What Happens to the Web Now?

Artificial Intelligence might usher in something like a return to curated web experiences. This article is presented in a very “anti-AI” posture, but it also raises the idea that what happens to the web after AI completely saturates online content (and discovery through search and googling, etc.) is a realization that humans are pretty good at curating stuff for other humans. 

Hence, making a Spotify playlist for someone special is still just as engaging as when we used cassette tapes in the 80s and 90s to do the same. 

My personal wish is that we all go back to the notion of personal blogging or at least small and niche online communities with things like guestbooks (go sign mine… just set up today!) and Blogrolls to point us in interesting directions rather than relying on TikTok’s algorithms…

AI is killing the old web, and the new web struggles to be born – The Verge:

This is the same complaint identified by Stack Overflow’s mods: that AI-generated misinformation is insidious because it’s often invisible. It’s fluent but not grounded in real-world experience, and so it takes time and expertise to unpick. If machine-generated content supplants human authorship, it would be hard — impossible, even — to fully map the damage. And yes, people are plentiful sources of misinformation, too, but if AI systems also choke out the platforms where human expertise currently thrives, then there will be less opportunity to remedy our collective errors.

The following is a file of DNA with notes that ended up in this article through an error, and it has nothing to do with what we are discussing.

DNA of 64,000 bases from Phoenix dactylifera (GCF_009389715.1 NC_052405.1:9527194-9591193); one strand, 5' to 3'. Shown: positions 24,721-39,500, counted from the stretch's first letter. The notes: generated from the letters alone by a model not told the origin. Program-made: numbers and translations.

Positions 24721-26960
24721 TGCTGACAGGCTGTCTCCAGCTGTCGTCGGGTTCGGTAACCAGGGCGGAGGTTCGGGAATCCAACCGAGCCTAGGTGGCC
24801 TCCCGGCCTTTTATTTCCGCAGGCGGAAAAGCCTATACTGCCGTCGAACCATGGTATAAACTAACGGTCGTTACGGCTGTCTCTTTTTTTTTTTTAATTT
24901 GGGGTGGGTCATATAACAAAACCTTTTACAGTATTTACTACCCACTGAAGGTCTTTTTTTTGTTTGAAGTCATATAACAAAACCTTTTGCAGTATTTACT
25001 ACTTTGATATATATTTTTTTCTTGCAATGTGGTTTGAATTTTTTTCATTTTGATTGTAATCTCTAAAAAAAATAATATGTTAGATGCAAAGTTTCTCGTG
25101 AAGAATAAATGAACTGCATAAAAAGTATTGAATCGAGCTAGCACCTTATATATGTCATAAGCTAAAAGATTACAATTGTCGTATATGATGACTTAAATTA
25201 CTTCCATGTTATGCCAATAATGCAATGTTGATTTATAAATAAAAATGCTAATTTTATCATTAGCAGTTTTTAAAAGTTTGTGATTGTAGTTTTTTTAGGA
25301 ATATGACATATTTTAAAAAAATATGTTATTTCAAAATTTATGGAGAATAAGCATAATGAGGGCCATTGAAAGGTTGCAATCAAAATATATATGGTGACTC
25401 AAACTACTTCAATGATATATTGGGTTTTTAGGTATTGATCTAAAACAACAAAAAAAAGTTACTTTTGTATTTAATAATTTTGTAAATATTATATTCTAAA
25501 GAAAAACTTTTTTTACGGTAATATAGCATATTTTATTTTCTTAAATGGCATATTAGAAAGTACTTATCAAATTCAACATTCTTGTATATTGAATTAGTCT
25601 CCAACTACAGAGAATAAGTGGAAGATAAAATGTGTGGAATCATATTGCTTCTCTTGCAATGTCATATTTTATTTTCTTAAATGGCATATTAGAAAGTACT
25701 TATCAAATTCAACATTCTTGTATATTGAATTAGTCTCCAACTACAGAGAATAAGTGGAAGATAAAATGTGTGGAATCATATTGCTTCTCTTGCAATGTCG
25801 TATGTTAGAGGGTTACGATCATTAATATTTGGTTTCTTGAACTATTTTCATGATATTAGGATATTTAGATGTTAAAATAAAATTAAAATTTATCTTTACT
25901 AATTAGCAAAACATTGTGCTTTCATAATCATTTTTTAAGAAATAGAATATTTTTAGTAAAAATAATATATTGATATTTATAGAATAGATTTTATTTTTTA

How You Frame Content Determines How You Perceive It

I do love Epictetus’s Enchiridion!

τῶν ὄντων τὰ μέν ἐστιν ἐφ᾽ ἡμῖν, τὰ δὲ οὐκ ἐφ᾽ ἡμῖν should be the opening line of every textbook, Driver’s License manual, Facebook user agreement, and marriage certificate as we move through life. It’s the opening lines of Epictetus’ Handbook (“Some things are up to us, and some are not up to us.”).

Plato, TikTok… skydiving? Yale’s Gendler gives ancient texts a modern spin | YaleNews:

We spent about half a class discussing a pair of images, both of which featured the Serenity Prayer: one was a delicate ceramic plate where the text was surrounded by morning glories and puppy dogs, and the other was the same text in the form of a bicep tattoo surrounded by American flags and tanks. Epictetus’s point is that how you frame content determines how you perceive it. And here we had, with the text of Epictetus, two cases of literal frames, one of which made the text seem gentle and available to those who might feel soothed by it, and the other of which made it seem macho and available to those who self-conceive in that way. So that conversation offered three different weavings of meta in the same place.

Reddit Pointing Out Why Personal Blogs Are Better

There’s no denying that social media has made it easier to post online, but if you want to make sure that your own voice is being heard, get a domain, then purchase some web hosting and start a blog…

Reddit is introducing controversial charges to developers of third-party apps, which are used to browse the social media platform.

But this has resulted in a backlash, with moderators of some of the biggest subreddits making their communities private for 48 hours in protest.

Almost 3,500 subreddits will be inaccessible as a result.

Source: Reddit blackout: Subreddits to go private on Monday – BBC News

Bringing Back Personal Blogging